Policies, Politics | Poor Economics
Chapter 10
Policies, Politics

Even the most well-intended and well-thought-out policies may not have an impact if they are not implemented properly. Unfortunately, the gap between intention and implementation can be quite wide. 

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Even the most well-intended and well-thought-out policies may not have an impact if they are not implemented properly.
Corruption, or the simple dereliction of duty, creates massive inefficiencies. Many people believe that until political institutions are fixed, countries cannot really develop.
There may be no natural process to completely eliminate bad institutions. Institutional change from the outside is probably an illusion. But it is not clear that things will eventually fix themselves.
However, fighting corruption appears to be possible to some extent even without fixing the larger institutions. Relatively straightforward interventions, such as threatening audits or publicizing corruption results have shown impressive success.
Often, small changes make important differences. In Brazil, switching to a pictorial ballot enfranchised a large number of poor and less educated adults. The politicians they elected were more likely to target their policies to the poor.
In China, even imperfect elections led to policies that were more favorable to the poor.
In India, when quotas for women on village councils in India were enacted, women leaders invested in public goods preferred by women.
Policies are not completely determined by politics. Good policies (sometimes) happen in bad political environments. For example, Suharto built tens of thousand of schools in Indonesia.
And bad policies happen in good environments, because what the government is trying to do is hard: generally, the government tries to convince people to do something they would not like to do, like wearing a helmet on a motorcycle! The opportunities for corruption are rife.
Bad policies are often a product of the three I's: ideology, ignorance, inertia. For example, nurses in India, whose job description is so overwhelming that they have decided that they cannot possibly do it, and instead do nothing.
Careful understanding of constraints can lead to policies and institutions that are better designed, and less likely to be perverted by corruption. Changes will be incremental, but they will sustain and build on themselves, and perhaps even improve the political process.

Political Economy studies

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Policies, Politics

Even the most well-intended and well-thought-out policies may not have an impact if they are not implemented properly. Unfortunately, the gap between intention and implementation can be quite wide.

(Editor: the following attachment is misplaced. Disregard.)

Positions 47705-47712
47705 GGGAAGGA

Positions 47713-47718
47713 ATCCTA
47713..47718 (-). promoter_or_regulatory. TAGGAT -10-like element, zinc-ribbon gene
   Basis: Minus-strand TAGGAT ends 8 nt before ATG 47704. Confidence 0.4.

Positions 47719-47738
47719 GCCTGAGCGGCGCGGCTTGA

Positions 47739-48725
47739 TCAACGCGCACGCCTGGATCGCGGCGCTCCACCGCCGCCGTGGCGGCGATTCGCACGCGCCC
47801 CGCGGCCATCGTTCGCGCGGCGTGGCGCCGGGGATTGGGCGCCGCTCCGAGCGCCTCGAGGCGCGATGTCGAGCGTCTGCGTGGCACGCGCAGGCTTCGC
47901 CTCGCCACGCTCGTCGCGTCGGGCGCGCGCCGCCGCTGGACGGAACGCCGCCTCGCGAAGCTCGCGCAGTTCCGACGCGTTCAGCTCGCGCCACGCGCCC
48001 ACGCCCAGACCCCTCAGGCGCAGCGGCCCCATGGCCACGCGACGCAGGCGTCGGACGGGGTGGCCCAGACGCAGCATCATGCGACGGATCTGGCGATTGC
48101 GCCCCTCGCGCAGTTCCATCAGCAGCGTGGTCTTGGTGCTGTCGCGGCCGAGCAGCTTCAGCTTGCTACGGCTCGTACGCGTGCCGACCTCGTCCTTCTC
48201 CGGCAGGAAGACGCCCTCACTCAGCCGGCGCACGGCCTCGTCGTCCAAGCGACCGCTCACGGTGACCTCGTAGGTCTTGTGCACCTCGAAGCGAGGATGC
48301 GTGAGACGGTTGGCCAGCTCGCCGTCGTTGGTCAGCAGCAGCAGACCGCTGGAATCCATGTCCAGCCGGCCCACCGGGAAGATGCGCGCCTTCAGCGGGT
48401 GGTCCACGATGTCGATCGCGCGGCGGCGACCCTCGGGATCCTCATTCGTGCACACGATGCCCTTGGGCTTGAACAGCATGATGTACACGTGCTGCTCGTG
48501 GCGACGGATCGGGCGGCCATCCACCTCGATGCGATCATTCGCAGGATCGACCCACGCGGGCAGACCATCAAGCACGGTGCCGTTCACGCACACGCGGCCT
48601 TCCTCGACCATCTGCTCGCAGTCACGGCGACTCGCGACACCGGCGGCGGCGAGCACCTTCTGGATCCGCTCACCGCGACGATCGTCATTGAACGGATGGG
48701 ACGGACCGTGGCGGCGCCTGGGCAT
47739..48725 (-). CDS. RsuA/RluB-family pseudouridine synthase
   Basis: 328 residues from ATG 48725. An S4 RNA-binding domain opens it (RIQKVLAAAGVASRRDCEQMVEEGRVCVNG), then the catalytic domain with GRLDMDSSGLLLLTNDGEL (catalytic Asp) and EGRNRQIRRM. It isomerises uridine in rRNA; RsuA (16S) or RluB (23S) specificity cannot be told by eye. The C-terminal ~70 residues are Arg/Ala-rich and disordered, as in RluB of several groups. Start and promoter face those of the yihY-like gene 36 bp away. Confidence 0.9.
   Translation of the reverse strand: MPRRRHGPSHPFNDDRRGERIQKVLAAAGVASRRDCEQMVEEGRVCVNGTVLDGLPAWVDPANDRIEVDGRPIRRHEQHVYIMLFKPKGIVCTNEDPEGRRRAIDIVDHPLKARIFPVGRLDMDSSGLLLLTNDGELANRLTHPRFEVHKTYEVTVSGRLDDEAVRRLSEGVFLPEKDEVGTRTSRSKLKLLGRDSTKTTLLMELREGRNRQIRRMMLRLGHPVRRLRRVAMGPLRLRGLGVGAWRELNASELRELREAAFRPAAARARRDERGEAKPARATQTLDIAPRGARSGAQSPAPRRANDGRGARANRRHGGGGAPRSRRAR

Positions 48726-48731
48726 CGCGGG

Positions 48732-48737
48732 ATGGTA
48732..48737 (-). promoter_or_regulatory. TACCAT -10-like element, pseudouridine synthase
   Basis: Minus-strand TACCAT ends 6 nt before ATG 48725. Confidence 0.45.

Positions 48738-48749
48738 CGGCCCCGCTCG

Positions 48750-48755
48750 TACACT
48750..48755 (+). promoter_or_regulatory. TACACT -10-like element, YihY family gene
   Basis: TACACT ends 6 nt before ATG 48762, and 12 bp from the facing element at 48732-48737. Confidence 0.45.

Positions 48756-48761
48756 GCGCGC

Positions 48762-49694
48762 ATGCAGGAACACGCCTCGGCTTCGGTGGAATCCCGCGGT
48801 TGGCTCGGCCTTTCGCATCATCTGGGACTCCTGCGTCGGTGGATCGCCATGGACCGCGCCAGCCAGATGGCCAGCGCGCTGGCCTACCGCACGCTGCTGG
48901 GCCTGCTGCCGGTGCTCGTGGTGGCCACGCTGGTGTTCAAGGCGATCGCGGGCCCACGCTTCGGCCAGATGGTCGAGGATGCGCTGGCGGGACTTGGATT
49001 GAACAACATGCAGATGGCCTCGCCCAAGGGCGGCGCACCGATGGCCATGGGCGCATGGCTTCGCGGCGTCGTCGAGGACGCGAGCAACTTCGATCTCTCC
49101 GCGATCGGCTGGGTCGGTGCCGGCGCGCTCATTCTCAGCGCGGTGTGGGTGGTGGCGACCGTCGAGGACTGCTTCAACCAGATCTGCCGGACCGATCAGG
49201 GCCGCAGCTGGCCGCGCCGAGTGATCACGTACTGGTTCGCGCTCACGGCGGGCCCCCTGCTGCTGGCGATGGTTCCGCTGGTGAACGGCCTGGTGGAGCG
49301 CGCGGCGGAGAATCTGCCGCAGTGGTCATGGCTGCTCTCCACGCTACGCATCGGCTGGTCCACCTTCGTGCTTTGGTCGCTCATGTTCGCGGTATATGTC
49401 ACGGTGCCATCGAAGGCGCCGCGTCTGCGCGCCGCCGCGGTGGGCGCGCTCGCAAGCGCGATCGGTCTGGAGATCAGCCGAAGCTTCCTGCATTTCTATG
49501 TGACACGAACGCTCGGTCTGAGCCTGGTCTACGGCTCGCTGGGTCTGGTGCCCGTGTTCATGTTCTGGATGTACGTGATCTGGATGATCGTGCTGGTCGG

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Extended Body: 

Even the most well-intended and well-thought-out policies may not have an impact if they are not implemented properly. Unfortunately, the gap between intention and implementation can be quite wide.

The many failings of governments are often given as the reason good policies cannot really be made to work. Is there any hope for poor countries that are often still living under the “long shadow” of extractive colonial institutions. Countries that suffer from corruption and capture by the elite? Or should they - can they - be rescued from themselves?

Politics, we feel, is not that different from anything else. Well-designed incremental changes in the rules of the game, often implemented at the most local level, can make real differences on the ground. And although one never knows when the spark will come, local progress can pave the way to a quiet revolution.

 

Spotlight 

Esther Duflo / GCD Sabot Lecture / Policies and Politics: Can Evidence Play a Role in the Fight against Poverty?

Prof. Esther Duflo presented the Sabot Lecture at the Centre for Global Development. CGD president Nancy Birdsall hosted and served as moderator for the discussion following the talk.

Even the most well-intended and well-thought-out policies may not have an impact if they are not implemented properly. Unfortunately, the gap between intention and implementation can be quite wide.

The many failings of governments are often given as the reason good policies cannot really be made to work. Is there any hope for poor countries that are often still living under the “long shadow” of extractive colonial institutions. Countries that suffer from corruption and capture by the elite? Or should they - can they - be rescued from themselves?

Politics, we feel, is not that different from anything else. Well-designed incremental changes in the rules of the game, often implemented at the most local level, can make real differences on the ground. And although one never knows when the spark will come, local progress can pave the way to a quiet revolution.

 

Spotlight 

Esther Duflo / GCD Sabot Lecture / Policies and Politics: Can Evidence Play a Role in the Fight against Poverty?

Prof. Esther Duflo presented the Sabot Lecture at the Centre for Global Development. CGD president Nancy Birdsall hosted and served as moderator for the discussion following the talk.